Six Sigma is a technical, data-driven and statistical quality improvement program primarily for the manufacturing sector, though in recent years it has been applied elsewhere, including the service sector.

Six Sigma advocates for quantitative measurements of success over qualitative markers. Those who are most engaged with Six Sigma are the employees who use statistics, financial analysis and project management to achieve improved business functionality.

What Are the Different Six Sigma Levels?

The various Six Sigma certifications are:

  • Yellow Belt
  • Green Belt
  • Black Belt
  • Master Black Belt

Black Belts tend to be senior managers and usually mentor Green Belts. Six Sigma Black Belts are expected to have sound working knowledge of Six Sigma methodologies. Besides the technical knowledge, Six Sigma Black Belts are expected to lead a change within an organization and play a strong leadership role.

If the admittedly-biased Go Lean Six Sigma training program is to be believed, Six Sigma belts can significantly increase your salary. The average Black Belt makes $99,000 a year; the level one below that makes $83,000 – a full 19% increase.

(For related reading, see: "What's the Difference Between Lean Six Sigma and Six Sigma?")

Six Sigma Training

At the Black Belt level, students are expected to already have a Green Belt certificate or at least three years of work experience in the field or they must have completed two Six Sigma projects, according to the American Society for Quality. Experience must be full-time paid work. Co-ops, internships and part-time jobs don’t apply.

Depending on the organization, the format of the exam and training might differ. Training could be on-site, online or in a formal classroom setting along with mentoring and workshop sessions. The certification mandates the completion of two successful Six Sigma Black Belt projects. A project is considered financially successful once approved by a company's accounting department and the sponsor.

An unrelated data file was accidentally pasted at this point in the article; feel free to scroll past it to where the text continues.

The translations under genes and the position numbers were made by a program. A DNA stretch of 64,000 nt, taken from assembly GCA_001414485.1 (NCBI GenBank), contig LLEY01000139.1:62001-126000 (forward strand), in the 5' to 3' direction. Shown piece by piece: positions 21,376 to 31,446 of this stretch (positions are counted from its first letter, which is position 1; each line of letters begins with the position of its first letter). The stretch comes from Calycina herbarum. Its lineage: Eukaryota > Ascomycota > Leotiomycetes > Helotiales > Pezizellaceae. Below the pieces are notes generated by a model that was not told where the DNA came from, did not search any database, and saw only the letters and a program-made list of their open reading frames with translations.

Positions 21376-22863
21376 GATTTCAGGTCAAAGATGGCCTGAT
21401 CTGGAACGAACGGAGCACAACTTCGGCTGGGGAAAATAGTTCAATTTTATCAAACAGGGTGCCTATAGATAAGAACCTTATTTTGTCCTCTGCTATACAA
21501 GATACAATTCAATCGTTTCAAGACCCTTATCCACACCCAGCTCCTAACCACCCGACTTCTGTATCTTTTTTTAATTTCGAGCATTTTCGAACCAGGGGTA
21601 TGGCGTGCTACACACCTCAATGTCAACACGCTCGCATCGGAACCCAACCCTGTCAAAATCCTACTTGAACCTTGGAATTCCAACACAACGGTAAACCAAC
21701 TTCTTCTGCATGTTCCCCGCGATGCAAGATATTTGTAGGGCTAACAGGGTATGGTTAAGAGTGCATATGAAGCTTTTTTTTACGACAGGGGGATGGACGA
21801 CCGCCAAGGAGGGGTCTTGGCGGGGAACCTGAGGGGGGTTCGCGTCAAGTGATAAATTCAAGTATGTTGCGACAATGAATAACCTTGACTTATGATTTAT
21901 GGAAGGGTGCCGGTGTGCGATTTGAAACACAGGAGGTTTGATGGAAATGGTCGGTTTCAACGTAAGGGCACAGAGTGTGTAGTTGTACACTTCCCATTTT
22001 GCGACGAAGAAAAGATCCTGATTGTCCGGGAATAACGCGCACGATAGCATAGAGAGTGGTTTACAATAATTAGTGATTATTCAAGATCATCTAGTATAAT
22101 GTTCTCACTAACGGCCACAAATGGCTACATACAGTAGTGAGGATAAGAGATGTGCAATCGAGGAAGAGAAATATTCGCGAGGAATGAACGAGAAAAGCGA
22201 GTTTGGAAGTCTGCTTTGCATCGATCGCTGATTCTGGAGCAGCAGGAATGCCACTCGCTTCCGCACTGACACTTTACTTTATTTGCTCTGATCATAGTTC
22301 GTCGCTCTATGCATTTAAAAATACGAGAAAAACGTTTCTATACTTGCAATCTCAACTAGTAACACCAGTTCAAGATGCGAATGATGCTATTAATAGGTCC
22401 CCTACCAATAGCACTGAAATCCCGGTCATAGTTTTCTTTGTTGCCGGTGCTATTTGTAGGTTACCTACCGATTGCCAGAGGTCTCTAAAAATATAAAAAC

Black Belt certificate courses build on the Green Belt certificate and tend to have an organization-wide perspective.

On top of DMAIC (define, measure, analyze, improve and control), it adds the following (based on ASQ’s Black Belt certificate):

  • Enterprise wide deployment
  • Integration of Lean and Six Sigma
  • Enterprise leadership responsibilities and team management
  • Six Sigma projects and Kaizen events
  • Critical to X requirements (i.e. critical to quality, cost, process, safety, delivery)
  • Benchmarking
  • Business performance measures
  • Customer feedback
  • Financial measures (i.e. market shares, profit margins, NPV, ROI)

Differences Between Black and Green Belt Certifications

The Exam

  • The Green Belt certificate has an exam of four hours with 100 questions.
  • The Black Belt certificate has an exam with duration of four hours and 150 questions.

The Project

  • Only one simple limited-scope project is required for the Green Belt certificate, which should generate at least 15 percent improvement in primary project metrics.

  • The Black Belt requires two complex strategic projects, resulting in about 50 percent improvement in primary project metrics.

The Bottom Line

A Black Belt certificate is appropriate for more senior technical roles, such as project managers, quality managers, operations managers and new product engineers or managers. For junior roles in technical industries, a Green Belt certificate will probably suffice.

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